President Viktor Yushchenko said on March 21 that the desertion of Anatoliy Kinakh from the Our Ukraine bloc and his acceptance of the post of economy minister in Prime Minister Viktor Yanukovych's cabinet (see "RFE/RL Newsline," March 21, 2007) is "morally shameful," Ukrainian media reported. "This recruitment is disliked by everybody. It is a dishonest act in politics," Yushchenko added. Kinakh, who backed Yushchenko in the 2004 Orange Revolution, served as economy minister in the post-Orange Revolution cabinet of Yuliya Tymoshenko and was subsequently appointed by Yushchenko as head of the National Security and Defense Council. On March 22, eight lawmakers from the Kinakh-led Party of Industrialists and Entrepreneurs are to decide whether to leave the opposition and join the ruling majority of the Party of Regions, the Socialist Party, and the Communist Party. There are fears within the propresidential Our Ukraine bloc that the defection of Kinakh may signal the beginning of a mass exodus of lawmakers from the ranks of the opposition. Prime Minister Yanukovych said on March 21 that he intends to expand the number of his supporters in parliament by founding "a qualitatively new national unity coalition." Currently the ruling coalition, which is also called the anticrisis coalition, has 238 deputies in the 450-seat Verkhovna Rada. JM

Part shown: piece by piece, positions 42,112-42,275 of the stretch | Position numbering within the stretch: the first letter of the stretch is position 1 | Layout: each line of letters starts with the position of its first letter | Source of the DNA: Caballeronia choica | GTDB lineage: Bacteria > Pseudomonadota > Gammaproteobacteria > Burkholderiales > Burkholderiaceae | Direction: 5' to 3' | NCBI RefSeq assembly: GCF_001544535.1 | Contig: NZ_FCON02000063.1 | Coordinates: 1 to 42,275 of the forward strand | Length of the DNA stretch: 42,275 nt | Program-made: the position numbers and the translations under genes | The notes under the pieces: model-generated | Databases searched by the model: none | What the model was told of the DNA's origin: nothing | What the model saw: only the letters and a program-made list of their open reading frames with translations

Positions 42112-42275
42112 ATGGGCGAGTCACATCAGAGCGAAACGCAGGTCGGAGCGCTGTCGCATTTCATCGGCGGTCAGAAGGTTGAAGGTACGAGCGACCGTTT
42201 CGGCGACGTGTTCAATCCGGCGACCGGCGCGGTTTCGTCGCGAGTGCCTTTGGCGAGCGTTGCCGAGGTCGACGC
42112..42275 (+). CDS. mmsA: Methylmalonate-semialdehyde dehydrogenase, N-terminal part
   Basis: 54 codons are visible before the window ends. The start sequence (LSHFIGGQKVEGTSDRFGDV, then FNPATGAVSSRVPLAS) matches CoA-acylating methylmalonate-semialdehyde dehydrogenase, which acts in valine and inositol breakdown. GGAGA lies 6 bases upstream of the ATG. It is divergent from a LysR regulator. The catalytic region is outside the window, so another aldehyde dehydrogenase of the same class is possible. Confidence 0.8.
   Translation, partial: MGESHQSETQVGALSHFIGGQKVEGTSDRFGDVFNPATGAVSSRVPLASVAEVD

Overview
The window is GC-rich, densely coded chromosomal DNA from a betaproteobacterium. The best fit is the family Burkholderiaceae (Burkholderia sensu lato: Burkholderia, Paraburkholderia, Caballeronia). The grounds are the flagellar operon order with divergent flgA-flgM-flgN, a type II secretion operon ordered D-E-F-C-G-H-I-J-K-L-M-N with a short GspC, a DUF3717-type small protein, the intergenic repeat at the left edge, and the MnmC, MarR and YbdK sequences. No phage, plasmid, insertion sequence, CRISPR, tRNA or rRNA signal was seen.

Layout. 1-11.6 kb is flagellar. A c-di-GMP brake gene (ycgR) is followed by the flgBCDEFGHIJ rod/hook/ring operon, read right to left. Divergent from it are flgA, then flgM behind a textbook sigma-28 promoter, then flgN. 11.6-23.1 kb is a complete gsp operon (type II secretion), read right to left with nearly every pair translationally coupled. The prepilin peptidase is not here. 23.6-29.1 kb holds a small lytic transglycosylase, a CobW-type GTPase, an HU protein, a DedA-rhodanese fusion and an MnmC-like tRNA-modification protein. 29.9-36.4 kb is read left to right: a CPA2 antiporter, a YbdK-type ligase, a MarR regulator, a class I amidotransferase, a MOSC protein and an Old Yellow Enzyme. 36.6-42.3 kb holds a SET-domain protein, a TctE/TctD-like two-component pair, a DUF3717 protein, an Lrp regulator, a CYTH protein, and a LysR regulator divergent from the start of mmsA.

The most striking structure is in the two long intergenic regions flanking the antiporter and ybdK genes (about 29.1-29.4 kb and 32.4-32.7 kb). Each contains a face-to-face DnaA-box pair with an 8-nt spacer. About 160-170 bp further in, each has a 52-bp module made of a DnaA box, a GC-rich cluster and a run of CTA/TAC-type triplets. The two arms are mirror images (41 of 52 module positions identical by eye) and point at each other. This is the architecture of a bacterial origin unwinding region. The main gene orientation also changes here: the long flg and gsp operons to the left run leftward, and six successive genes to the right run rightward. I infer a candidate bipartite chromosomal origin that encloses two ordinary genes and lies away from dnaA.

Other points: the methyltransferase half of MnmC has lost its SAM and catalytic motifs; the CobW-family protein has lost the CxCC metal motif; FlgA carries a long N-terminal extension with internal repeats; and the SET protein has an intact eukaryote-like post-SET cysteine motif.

In a major shift away from deliberate ambiguity, the UN's special envoy for Kosova, Martti Ahtisaari, has told UN Secretary-General Ban Ki-moon that independence is the only option for the province, international media reported on March 21. "Upon careful consideration of Kosovo's recent history, the realities of Kosovo today, and taking into account the negotiations with the parties, I have come to the conclusion that the only viable option for Kosovo is independence, to be supervised by the international community," Ahtisaari wrote in a confidential four-page letter whose contents were first reported by "Le Monde" on March 20. The letter fleshes out some of the areas left vague in Ahtisaari's initial plan for Kosova, which was made public in February, and which did not explicitly propose independent statehood for the province, calling for self-government under international supervision instead (see "RFE/RL Newsline," February 5, 2007). The letter will now be presented to the Security Council on March 26 ahead of a debate scheduled for April 3. "The time has come to resolve Kosovo's status," Ahtisaari reportedly wrote in the letter, adding that a delay in deciding Kosova's status could lead to renewed fighting between the ethnic Albanian majority and the Serbian minority in the province, which has been under UN administration since 1999 but is still formally part of Serbia. Belgrade adamantly opposes independence, while Russia has indicated it could use its veto at the Security Council to block moves in that direction. International media also reported that it is not yet clear whether the UN's plan will get the nine votes it needs in the Security Council. China, Congo, Ghana, Indonesia, Peru, Qatar, South Africa, and Slovakia have all expressed reservations, often out of fear that independence could embolden separatist movements in their own regions. On March 21, Serbian Prime Minister Vojislav Kostunica described the UN plan as "illegal and illegitimate" and a violation of the UN's charter, saying it should therefore not even be put up for debate by the Security Council. TV